XXVI. Great use is also made of verdigris. There are several ways of making it; it is scraped off the stone from which copper is smelted, or by drilling holes in white copper and hanging it up in casks over strong vinegar which is stopped with a lid; the verdigris is of much better quality if the same process is performed with scales of copper. Some people put the actual vessels, made of white copper, into vinegar in earthenware jars, and nine days later scrape them. Others cover the vessels with grape-skins and scrape them after the same interval, others sprinkle copper filings with vinegar and several times a day turn them over with spattles till the copper is completely dissolved. Others prefer to grind copper filings mixed with vinegar in copper mortars. But the quickest result is obtained by adding to the vinegar shavings of coronet copper. Rhodian verdigris is adulterated chiefly with pounded marble, though others use pumice-stone or gum. But the adulteration of verdigris that is the most difficult to detect is done with shoemakers' black, the other adulterations being detected by the teeth as they crackle when chewed. Verdigris can be tested on a hot fire-shovel, as a specimen that is pure keeps its colour, but what is mixed with shoemakers' black turns red. It is also detected by means of papyrus previously steeped in an infusion of plant-gall, as this when smeared with genuine verdigris at once turns black. It can also be detected by the eye, as it has an evil green colour. But whether pure or adulterated, the best way is to wash it and when it is dry to burn it on a new pan and keep turning it over till it becomes glowing ashes; and afterwards it is crushed and put away in store. Some people burn it in raw earthenware vessels till the earthenware is baked through; some mix in also some male frankincense. Verdigris is washed in the same way as cadmea. Its powerfulness is very well suited for eye-salves and its mordant action makes it able to produce watering at the eyes; but it is essential to wash it off with swabs and hot water till its bite ceases to be felt.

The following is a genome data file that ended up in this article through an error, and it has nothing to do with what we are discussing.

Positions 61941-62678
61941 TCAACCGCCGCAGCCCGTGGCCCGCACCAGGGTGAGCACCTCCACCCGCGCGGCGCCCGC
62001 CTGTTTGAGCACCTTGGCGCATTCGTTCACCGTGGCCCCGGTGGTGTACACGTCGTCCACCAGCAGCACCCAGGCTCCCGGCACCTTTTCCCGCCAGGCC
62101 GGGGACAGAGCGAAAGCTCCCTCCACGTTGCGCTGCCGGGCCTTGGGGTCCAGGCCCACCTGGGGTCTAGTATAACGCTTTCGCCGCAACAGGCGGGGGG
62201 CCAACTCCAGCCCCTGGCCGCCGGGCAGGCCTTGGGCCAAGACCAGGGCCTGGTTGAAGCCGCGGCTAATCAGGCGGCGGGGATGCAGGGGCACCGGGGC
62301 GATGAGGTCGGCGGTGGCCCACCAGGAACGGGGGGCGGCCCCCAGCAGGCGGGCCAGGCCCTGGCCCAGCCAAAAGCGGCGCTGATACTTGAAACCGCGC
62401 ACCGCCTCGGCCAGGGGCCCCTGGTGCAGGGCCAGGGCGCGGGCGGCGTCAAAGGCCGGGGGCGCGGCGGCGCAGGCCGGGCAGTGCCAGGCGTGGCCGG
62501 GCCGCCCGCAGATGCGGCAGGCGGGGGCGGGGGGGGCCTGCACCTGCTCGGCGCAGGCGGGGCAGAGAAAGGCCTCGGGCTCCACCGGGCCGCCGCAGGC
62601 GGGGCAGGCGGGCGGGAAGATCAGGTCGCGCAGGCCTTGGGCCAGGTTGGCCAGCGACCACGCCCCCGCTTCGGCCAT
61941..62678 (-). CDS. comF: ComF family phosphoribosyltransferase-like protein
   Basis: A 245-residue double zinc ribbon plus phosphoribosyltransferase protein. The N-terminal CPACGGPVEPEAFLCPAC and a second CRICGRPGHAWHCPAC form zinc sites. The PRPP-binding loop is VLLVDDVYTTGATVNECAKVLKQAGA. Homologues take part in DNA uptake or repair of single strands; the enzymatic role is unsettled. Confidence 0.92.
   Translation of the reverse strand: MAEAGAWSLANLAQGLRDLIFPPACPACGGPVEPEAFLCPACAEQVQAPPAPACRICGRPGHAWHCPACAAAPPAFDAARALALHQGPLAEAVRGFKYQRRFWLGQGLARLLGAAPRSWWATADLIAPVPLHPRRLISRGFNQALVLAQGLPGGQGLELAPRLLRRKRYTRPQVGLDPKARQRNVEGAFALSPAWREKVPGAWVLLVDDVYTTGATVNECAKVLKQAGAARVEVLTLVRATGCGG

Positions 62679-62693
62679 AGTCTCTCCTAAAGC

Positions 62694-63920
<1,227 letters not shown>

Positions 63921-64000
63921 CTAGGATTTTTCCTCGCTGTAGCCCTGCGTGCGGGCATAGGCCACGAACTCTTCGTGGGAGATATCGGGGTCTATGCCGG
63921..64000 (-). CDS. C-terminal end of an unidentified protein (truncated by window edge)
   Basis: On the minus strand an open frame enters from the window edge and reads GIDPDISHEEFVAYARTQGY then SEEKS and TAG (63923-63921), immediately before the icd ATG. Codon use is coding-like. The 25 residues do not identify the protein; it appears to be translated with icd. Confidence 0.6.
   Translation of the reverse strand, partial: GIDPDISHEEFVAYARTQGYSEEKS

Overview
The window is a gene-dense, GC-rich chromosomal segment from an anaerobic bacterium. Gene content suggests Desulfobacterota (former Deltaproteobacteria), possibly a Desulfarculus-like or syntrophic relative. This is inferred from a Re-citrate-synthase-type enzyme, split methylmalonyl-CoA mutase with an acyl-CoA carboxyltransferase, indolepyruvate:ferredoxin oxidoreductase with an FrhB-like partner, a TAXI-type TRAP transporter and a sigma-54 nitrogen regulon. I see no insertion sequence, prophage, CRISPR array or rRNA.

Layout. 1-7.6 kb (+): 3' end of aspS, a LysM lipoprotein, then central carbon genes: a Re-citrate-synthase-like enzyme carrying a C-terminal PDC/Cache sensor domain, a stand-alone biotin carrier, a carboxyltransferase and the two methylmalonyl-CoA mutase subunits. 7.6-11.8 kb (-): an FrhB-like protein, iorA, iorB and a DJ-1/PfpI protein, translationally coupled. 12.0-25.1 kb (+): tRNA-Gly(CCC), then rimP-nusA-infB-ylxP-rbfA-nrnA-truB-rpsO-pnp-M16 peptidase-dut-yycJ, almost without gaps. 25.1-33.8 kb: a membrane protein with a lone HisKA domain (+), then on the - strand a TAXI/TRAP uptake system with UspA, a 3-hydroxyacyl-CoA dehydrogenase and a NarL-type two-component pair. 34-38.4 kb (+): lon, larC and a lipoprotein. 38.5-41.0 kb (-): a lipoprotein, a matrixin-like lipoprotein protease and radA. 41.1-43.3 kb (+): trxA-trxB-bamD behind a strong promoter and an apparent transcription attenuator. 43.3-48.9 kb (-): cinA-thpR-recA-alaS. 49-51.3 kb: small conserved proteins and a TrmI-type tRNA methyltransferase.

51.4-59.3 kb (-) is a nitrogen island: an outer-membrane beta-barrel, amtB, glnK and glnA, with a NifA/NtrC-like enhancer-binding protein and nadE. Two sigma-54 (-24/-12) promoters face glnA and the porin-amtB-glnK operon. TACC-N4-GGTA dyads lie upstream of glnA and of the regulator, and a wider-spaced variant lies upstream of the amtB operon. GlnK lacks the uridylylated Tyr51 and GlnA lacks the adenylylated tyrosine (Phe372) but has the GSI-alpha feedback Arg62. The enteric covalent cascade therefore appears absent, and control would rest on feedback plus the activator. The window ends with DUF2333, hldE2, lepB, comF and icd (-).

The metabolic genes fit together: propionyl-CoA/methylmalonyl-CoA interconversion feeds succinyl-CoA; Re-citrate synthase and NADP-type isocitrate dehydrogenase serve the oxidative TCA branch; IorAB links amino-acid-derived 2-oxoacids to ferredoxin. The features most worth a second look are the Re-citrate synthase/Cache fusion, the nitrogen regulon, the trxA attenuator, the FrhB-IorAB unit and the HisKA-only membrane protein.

XXVII. Hierax's Salve is the name given to an eye-salve chiefly composed of verdigris. It is made by mixing together four ounces of gum of Hammon, two of Gyprian verdigris, two of the copperas called flower of copper, one of misy and six of saffron; all these ingredients are pounded in Thasian vinegar and made up into pills, that are an outstanding specific against incipient glaucoma and cataract, and also against films on the eyes or roughnesses and white ulcerations in the eye and affections of the eyelids. Verdigris in a crude state is used as an ingredient in plasters for wounds also. In combination with oil it is a marvellous cure for ulcerations of the mouth and gums and for sore lips, and if wax is also added to the mixture it cleanses them and makes them form a cicatrix. Verdigris also eats away the callosity of fistulas and of sores round the anus, either applied by itself or with gum of Ilammon, or inserted into the fistula in the manner of a salve. Verdigris kneaded up with a third part of turpentine also removes leprosy.